And then, just finally, we talk about services doing well. We talk about iPad revenue doing well. I just want to point out this one tweet that we have about services here. They constantly say services, new record-- cool. What is the revenue for Apple Music+, Apple TV+, Apple Arcade, you know, iTunes? Can you give us the revenue there? No, no, no, no. We'll just say, services blanket.

By the way, services is inclusive of things like AppleCare and things like that. So we don't know what any of that means. We just know that you might be selling a lot more AppleCare, and maybe people signed up for Apple TV+. We got to find out what's going on with Apple TV+. You might--

BRIAN SOZZI: Nobody cares! Nobody cares about it.


BRIAN SOZZI: [INAUDIBLE] the Homepod. They talk about the Homepod. Who cares about it? Nobody cares.

DAN HOWLEY: I love Severance. I could see people wanting to say, you know, I signed up for Severance. I'm going to quit. Because [INAUDIBLE] a lot of stuff there still. The Homepod, look, they did a better job with it. They did a better job with it. I think for them, next quarter, the big thing is going to be how these new Macs sold, right? So they just introduced these new Macs with the M2 Pro, the M2 Macs chip. They have the new iMac, right?

We saw the difficult comparisons. They brought that up in the call itself. They said, look, there's going to be difficult comparisons from last year. And sure, we saw that in this quarter as well. But there were no new Macs really. They were out on the market.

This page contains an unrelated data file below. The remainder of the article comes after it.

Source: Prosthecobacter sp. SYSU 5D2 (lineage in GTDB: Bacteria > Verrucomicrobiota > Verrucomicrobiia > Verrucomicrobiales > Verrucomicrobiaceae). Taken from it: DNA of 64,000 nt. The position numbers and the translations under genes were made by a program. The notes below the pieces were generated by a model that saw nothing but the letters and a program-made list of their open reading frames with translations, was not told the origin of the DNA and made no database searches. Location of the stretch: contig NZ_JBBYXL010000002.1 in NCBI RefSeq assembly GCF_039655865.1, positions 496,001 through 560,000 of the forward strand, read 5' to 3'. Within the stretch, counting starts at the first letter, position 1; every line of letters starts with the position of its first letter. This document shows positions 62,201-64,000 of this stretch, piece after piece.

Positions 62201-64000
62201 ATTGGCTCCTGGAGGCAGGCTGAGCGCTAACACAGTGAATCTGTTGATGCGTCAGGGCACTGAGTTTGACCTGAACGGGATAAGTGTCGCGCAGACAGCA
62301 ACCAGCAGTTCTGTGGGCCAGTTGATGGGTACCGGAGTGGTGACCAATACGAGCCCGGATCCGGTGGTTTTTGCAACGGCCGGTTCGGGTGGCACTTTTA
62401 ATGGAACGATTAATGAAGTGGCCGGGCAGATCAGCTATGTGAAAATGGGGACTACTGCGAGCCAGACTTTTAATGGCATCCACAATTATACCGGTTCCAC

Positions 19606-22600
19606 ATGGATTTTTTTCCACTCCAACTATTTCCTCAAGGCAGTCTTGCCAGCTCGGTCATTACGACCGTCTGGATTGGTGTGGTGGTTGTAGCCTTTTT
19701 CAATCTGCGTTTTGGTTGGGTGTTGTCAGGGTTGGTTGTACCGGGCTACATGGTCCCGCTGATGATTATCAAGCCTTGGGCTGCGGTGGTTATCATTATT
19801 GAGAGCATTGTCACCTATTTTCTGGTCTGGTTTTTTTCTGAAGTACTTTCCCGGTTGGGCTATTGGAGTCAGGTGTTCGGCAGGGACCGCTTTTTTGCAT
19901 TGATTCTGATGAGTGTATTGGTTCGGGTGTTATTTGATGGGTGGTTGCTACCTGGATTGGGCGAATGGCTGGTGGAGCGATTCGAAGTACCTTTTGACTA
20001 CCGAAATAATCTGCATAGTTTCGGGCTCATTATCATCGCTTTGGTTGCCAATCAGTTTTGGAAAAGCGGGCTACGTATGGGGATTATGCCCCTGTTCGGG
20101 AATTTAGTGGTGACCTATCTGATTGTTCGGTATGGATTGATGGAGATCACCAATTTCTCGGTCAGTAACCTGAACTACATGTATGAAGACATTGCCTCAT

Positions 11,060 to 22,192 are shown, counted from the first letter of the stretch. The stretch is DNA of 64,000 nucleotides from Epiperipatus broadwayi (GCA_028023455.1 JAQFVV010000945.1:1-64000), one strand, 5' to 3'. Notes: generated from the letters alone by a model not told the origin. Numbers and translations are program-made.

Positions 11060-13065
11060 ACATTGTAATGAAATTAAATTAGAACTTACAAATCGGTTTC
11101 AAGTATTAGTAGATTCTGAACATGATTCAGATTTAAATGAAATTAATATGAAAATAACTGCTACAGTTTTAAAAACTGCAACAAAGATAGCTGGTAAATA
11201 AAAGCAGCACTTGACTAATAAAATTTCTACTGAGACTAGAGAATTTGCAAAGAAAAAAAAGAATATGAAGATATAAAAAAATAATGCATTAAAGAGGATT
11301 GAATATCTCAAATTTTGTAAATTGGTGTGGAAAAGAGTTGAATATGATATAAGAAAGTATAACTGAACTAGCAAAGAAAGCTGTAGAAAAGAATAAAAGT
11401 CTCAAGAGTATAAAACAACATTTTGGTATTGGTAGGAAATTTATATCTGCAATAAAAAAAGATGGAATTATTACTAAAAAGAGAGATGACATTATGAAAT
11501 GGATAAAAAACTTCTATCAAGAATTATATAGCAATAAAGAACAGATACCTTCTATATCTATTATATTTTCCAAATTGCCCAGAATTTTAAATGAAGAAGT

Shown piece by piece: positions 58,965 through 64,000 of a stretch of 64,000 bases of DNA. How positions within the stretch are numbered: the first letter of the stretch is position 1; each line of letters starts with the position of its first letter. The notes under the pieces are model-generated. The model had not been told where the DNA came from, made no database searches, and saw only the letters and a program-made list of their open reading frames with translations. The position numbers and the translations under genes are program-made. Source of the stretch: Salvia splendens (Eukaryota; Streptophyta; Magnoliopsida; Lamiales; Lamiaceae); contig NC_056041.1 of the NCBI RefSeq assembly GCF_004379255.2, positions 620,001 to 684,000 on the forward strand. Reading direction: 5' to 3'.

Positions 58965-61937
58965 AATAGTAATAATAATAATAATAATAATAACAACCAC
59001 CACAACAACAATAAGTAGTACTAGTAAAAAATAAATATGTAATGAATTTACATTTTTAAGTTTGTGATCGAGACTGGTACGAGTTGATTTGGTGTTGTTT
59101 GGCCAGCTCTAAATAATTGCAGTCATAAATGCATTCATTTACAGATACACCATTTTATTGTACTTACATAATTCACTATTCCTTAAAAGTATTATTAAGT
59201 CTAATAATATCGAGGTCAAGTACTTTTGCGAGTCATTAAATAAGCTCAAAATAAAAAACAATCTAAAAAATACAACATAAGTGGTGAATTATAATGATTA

Now there were brand new Macs that came out. We have to see what that means now for the Mac sales in the next quarter. Sure it might be down because of those comparisons. But what does that mean as far as people's interest in the next generation of Apple chips? The first generation was a big deal. I don't know what that means as far as the next generation.

BRIAN SOZZI: Where are my AR glasses?

BRAD SMITH: Aw, don't get started on the AR glasses.

BRIAN SOZZI: [INAUDIBLE] I want all these things. I notice this on the call. [INAUDIBLE] guys.


DAN HOWLEY: I don't want to talk about glasses because my opinion, VR is like 3D TVs. I don't know where those are.


BRIAN SOZZI: In the trash.

BRAD SMITH: All right. [INAUDIBLE] Dan, thanks for hopping on, hanging around after the call with Sozzi and I. Appreciate the take.